Problem?If the triangle is small, a lot of useless computation

MIT EECS 6.837, Teller and Durand 13

Brute force solution for triangles Improvement:

Compute only for the screen bounding box of the triangle

How do we get such a bounding box?

MIT EECS 6.837, Teller and Durand 14

Brute force solution for triangles Improvement:

Compute only for the screen bounding box of the triangle

Xmin, Xmax, Ymin, Ymax of the triangle vertices

MIT EECS 6.837, Teller and Durand 15

Can we do better? Yes! Plus, how do we rasterize lines using this

approach? Efficient rasterization is the topic of the

following two lectures

MIT EECS 6.837, Teller and Durand 16

Rasterization Line rasterization

This lecture

Shirley page 55

MIT EECS 6.837, Teller and Durand 17

Rasterization Line rasterization

This lecture Polygon filling, interpolation, visibility

Tuesday

Shirley page 55

MIT EECS 6.837, Teller and Durand 18

Rasterization There are subtle differences between rasterizing

a segment, and rasterizing the boundary of a polygon

Important for assignment 3 & 4

MIT EECS 6.837, Teller and Durand 19

Todays lecture: line rasterization Overview of rasterization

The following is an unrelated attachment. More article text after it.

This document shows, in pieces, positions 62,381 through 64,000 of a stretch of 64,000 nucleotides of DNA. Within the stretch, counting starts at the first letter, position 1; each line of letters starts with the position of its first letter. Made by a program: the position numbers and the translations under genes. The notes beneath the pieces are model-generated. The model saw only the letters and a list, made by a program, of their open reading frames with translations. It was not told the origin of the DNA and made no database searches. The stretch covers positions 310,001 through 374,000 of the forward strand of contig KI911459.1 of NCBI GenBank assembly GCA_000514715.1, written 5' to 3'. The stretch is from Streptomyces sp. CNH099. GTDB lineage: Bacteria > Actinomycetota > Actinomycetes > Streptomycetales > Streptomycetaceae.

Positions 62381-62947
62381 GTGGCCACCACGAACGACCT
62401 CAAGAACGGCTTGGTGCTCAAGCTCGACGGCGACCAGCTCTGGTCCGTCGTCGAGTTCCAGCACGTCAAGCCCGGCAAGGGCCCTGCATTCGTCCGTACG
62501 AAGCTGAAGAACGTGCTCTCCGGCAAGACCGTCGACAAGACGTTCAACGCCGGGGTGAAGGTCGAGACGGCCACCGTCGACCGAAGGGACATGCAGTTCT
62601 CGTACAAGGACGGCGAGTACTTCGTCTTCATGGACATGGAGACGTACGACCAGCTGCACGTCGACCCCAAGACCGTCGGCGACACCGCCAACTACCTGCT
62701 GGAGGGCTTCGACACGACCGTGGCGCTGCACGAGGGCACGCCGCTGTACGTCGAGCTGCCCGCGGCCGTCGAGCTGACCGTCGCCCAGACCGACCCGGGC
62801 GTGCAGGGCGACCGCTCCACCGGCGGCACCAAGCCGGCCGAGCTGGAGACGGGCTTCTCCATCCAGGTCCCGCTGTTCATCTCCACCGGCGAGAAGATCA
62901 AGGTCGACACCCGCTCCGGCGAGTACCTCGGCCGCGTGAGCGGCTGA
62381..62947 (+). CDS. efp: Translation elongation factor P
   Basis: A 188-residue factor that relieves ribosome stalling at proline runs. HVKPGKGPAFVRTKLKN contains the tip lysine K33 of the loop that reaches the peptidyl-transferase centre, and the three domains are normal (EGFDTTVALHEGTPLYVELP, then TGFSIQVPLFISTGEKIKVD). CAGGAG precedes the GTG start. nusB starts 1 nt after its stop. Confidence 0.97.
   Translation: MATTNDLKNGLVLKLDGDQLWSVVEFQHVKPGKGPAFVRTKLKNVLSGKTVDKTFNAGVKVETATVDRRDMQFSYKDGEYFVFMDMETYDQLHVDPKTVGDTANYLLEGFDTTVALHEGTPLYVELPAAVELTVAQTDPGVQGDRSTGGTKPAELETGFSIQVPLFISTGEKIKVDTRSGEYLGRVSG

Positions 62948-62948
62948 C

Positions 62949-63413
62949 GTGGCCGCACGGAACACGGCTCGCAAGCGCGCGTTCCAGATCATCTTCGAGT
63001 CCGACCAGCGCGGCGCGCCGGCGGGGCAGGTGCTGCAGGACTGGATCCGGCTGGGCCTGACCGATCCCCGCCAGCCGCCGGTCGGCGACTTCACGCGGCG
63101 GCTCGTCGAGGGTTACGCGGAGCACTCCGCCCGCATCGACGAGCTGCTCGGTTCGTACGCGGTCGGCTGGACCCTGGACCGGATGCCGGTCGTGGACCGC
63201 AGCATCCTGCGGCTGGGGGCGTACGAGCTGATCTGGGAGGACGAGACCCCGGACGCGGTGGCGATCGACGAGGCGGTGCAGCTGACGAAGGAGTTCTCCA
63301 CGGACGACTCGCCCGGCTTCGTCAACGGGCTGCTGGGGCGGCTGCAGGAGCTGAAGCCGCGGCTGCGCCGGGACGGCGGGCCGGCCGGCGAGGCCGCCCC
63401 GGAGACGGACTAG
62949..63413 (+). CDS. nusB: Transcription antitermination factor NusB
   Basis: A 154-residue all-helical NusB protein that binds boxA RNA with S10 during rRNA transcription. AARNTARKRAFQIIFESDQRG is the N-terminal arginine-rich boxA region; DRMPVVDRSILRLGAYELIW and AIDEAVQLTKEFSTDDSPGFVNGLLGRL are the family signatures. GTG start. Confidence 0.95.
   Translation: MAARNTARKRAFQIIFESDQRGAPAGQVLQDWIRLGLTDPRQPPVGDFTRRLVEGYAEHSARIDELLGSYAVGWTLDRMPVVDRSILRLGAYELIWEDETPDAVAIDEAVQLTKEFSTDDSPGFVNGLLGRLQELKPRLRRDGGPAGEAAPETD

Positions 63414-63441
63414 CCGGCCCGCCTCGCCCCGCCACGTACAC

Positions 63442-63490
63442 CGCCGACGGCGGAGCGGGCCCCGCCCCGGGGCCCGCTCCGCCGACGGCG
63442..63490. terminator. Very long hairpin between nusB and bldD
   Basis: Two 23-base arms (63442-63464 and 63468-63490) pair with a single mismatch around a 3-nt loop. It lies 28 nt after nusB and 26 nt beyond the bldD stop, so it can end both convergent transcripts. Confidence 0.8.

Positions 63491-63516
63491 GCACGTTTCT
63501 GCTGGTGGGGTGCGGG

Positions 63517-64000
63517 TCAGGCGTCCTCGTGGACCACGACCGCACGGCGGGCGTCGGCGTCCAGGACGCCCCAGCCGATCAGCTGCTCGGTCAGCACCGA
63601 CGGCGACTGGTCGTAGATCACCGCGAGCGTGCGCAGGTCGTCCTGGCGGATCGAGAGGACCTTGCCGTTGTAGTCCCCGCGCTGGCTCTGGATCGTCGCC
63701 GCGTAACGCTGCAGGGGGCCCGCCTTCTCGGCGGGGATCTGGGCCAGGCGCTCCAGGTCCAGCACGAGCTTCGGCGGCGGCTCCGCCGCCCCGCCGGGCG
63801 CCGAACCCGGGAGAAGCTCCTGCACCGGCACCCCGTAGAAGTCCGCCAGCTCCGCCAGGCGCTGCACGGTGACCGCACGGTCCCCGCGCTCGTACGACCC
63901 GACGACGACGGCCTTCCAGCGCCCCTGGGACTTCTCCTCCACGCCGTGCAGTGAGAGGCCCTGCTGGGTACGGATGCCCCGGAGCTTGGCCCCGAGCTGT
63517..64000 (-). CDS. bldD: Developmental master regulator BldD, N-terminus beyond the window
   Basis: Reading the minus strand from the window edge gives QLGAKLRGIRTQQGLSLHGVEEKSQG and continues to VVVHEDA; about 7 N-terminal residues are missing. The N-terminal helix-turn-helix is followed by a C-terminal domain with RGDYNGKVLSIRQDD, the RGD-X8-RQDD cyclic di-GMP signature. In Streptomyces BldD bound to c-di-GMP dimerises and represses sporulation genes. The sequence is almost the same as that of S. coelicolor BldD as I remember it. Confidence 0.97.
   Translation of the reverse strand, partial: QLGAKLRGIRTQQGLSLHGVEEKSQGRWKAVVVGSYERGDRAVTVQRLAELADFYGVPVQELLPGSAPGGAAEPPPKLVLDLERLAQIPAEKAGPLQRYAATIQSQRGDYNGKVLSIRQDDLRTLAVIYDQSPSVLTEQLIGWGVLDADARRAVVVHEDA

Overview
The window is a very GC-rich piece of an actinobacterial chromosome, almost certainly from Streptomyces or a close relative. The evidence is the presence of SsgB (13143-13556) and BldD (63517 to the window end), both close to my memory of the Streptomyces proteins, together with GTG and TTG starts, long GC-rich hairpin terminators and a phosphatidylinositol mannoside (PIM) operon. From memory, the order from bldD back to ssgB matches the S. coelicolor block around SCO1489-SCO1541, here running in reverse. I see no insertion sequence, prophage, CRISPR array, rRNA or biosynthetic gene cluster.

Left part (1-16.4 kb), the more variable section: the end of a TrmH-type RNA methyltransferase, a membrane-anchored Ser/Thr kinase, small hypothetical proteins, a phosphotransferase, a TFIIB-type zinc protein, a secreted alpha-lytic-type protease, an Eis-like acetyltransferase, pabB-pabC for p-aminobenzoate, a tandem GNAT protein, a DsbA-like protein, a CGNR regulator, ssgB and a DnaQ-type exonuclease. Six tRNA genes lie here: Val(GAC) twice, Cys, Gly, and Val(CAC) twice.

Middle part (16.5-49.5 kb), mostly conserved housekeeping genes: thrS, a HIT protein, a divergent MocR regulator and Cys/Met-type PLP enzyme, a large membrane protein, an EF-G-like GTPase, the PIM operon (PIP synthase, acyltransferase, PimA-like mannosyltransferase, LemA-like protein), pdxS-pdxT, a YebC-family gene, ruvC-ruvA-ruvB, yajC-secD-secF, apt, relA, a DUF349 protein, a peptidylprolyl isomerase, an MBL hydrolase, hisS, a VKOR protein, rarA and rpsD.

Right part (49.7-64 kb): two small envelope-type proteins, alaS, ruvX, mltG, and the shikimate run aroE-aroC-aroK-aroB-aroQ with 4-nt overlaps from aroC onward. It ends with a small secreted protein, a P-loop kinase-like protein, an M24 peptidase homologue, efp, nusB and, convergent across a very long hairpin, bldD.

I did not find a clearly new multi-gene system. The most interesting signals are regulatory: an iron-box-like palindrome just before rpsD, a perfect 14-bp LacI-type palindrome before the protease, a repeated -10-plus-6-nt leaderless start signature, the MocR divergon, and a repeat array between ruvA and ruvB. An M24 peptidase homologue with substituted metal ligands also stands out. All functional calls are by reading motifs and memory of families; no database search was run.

Nave line rasterization

Bresenham DDA

Scanline and active edge list

(x1, y1)

(x2, y2)

E

NE

M

y

MIT EECS 6.837, Teller and Durand 20

Scan Converting 2D Line Segments Given:

Segment endpoints (integers x1, y1; x2, y2) Identify:

Set of pixels x; y to light up for segment

(x1, y1)

(x2, y2)

MIT EECS 6.837, Teller and Durand 21

Algorithm Design Choices For m = dy/dx Assume: 0 < m < 1 Why?

(x1, y1)

(x2, y2)

MIT EECS 6.837, Teller and Durand 22

Algorithm Design Choices Exactly one pixel per column

Why?

(x1, y1)

(x2, y2)

MIT EECS 6.837, Teller and Durand 23

Algorithm Design Choices Exactly one pixel per column

fewer => disconnected more =>too thick connectedness" with just 1 pixel per column

(x1, y1)

(x2, y2)

MIT EECS 6.837, Teller and Durand 24

Algorithm Design Choices Note: brightness can vary with slope

What is the maximum variation?

MIT EECS 6.837, Teller and Durand 25

Algorithm Design Choices Note: brightness can vary with slope

What is the maximum variation? How could we compensate for this?

Answer: antialiasing (wait until November)

2

MIT EECS 6.837, Teller and Durand 26

Naive algorithm, 1st attempt Simply compute y as a function of x

Conceptually: move vertical scan line from x1 to x2 What is the expression of y as function of x ?

x

y

(x1, y1)

(x2, y2)